City vows to keep its own EMS

Iola Council members want to return to a system used from 2009 to 2013, when it had dual ambulance services for both the city and county. The county voted to pursue a contract with American Medical Response, leaving the city to decide whether to join or go it alone.

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August 24, 2021 - 10:21 AM

Iola plans to go it alone.

City council members gave their full-throated support Monday night to protecting the jobs of Iola firefighters by creating a stand-alone ambulance service within city limits. The decision comes in response to Allen County commissioners ending a contract with Iola for EMS. 

The decision returns to a system used from 2009 to 2013, which was criticized for its duplication of services — two ambulance barns were three blocks from each other — as well as saddling Iola residents with the costs of supporting two ambulance services, the city’s and the county’s.

Watch what Iola City Council members had to say about Iola’s hopes to operate its own ambulance service.

Monday’s meeting was the first since county commissioners voted last week to pursue a contract for countywide EMS with American Medical Response, a nationwide ambulance company that includes services in Linn County.

Since the start of 2014, Iola’s fire department has provided countywide ambulances services.

The county’s Aug. 17 vote to negotiate exclusively with AMR set the table for Monday’s city meeting, held in front of more than a dozen firefighters hoping to find some clarity with their job status.

“It’s going to be hard for us to keep some of our less-seasoned staff on board if we don’t have some type of direction,” Deputy Fire Chief Kenneth Powell told the Council.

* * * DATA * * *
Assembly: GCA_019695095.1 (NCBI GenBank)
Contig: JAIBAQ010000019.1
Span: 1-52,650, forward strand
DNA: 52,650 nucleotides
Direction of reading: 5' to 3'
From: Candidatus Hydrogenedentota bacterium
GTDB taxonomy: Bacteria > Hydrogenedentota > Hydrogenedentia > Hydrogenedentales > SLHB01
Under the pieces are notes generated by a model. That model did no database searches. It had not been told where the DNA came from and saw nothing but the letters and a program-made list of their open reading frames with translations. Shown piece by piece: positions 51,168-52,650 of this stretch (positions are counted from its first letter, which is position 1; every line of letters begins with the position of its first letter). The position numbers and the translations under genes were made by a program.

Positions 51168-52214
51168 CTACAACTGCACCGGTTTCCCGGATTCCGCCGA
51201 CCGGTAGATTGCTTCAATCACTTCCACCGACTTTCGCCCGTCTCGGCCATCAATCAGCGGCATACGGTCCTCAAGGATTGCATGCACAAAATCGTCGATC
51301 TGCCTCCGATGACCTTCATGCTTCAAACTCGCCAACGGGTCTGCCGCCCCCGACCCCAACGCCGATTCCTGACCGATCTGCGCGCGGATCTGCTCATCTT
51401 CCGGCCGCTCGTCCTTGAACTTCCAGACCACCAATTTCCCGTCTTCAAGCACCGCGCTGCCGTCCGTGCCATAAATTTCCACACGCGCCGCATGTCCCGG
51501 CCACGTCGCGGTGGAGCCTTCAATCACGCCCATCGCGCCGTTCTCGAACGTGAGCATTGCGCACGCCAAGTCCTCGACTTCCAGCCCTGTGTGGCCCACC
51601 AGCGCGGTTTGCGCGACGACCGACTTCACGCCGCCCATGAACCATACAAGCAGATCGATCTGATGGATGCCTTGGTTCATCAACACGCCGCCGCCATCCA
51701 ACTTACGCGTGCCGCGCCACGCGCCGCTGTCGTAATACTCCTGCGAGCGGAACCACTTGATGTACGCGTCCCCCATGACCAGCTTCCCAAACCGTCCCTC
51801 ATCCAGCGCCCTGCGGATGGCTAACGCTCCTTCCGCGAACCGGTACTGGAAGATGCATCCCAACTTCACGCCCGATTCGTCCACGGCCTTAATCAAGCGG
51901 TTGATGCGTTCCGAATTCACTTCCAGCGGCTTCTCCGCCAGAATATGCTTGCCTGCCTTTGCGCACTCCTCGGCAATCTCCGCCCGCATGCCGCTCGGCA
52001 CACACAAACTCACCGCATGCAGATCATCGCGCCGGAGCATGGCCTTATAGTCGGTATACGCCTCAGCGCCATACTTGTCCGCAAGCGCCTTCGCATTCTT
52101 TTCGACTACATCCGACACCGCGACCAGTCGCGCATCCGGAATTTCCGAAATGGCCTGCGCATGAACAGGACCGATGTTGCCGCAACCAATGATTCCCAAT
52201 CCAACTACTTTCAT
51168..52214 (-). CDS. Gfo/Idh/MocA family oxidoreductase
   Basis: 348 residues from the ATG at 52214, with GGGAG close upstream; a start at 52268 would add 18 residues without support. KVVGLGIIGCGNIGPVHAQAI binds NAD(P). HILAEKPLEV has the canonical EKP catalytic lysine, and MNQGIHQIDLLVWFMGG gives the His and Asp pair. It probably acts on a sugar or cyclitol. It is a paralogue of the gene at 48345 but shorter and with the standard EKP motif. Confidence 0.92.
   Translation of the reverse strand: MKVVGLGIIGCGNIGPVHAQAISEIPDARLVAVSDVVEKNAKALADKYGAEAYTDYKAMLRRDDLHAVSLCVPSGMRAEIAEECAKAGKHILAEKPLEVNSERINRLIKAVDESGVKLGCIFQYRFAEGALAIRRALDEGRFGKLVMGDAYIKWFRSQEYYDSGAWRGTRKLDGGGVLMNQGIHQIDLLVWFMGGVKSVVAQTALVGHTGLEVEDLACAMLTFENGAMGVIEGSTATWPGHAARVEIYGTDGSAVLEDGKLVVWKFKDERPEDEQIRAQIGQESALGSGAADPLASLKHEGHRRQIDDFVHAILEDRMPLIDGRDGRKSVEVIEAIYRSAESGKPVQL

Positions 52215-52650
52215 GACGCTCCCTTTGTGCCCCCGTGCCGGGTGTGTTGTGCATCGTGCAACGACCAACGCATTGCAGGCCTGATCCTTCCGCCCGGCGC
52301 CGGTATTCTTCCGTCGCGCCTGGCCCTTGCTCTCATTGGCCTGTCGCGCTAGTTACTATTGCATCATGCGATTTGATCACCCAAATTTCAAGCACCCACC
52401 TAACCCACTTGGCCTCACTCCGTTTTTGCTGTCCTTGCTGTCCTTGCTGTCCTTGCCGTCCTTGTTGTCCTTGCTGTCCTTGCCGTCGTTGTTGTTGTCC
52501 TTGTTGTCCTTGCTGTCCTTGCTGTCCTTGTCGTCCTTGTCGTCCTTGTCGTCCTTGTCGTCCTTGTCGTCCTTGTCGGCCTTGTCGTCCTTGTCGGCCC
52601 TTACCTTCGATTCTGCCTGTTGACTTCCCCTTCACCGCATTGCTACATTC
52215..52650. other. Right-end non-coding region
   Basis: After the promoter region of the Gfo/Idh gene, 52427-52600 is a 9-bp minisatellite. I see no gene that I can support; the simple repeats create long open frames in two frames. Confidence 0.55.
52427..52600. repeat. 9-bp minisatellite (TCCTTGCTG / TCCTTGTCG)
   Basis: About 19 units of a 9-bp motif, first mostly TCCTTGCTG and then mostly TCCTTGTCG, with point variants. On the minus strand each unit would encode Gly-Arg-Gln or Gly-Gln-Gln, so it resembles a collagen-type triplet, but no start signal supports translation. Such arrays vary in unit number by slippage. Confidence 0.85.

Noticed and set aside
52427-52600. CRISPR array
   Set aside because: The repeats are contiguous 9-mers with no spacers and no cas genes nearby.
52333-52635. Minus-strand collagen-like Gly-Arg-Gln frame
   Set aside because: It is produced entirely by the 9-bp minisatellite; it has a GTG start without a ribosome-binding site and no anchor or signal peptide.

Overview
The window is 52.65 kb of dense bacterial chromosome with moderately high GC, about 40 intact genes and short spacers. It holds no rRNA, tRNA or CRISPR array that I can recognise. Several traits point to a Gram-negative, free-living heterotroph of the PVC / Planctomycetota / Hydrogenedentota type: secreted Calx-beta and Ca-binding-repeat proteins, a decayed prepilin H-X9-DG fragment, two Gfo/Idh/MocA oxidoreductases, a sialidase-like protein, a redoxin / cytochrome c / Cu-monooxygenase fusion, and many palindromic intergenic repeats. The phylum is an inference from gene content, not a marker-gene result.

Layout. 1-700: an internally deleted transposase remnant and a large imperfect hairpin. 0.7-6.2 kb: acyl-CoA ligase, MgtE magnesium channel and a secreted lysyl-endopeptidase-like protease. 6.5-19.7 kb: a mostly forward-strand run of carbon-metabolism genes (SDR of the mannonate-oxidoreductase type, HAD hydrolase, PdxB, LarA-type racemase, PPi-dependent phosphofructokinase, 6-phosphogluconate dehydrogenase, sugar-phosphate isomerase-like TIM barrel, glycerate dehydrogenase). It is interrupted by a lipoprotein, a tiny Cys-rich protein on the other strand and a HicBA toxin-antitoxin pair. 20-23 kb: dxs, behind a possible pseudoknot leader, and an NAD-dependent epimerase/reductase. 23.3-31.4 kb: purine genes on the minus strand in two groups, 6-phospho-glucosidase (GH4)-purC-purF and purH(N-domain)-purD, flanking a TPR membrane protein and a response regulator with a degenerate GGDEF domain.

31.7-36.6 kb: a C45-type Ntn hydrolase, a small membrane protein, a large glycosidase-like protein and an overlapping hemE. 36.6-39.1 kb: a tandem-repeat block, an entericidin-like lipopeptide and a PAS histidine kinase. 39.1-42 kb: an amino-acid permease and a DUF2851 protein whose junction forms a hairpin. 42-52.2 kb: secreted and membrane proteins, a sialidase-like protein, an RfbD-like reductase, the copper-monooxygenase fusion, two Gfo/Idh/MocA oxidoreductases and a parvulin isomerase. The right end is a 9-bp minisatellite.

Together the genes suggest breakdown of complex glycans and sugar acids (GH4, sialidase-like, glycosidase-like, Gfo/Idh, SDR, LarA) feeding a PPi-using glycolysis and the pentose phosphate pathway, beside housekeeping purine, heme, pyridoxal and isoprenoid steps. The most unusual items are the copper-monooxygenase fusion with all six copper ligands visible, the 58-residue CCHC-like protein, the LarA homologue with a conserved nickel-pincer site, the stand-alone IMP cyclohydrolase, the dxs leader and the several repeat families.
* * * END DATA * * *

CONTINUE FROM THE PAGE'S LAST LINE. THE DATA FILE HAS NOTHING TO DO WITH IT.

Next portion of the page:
Powell noted IFD has operated ambulance services in some capacity since 1959, in encouraging the city to retain its EMS program.

Council members agreed, directing City Administrator Matt Rehder to put pen to paper to determine the costs associated with operating a citywide ambulance service.

Rehder said he hoped to have figures for the Council prior to their next meeting Sept. 13. “We may have to lock ourselves in my house to get it done,” Rehder said.

That may not be quick enough, several Council members warned, encouraging Rehder and others to get budget figures back as quickly as possible.

If there’s an advantage to the city’s startup costs, it’s that Iola already has much of the infrastructure in place, Powell noted. 

The city owns two ambulances, has its own drug license to keep the ambulances stocked and other essential equipment, Powell said.

But most importantly, the department has the manpower in place, Mayor Jon Wells said.

“You can buy an ambulance,” Wells said. “You can’t go out and buy this many employees to run the service.”

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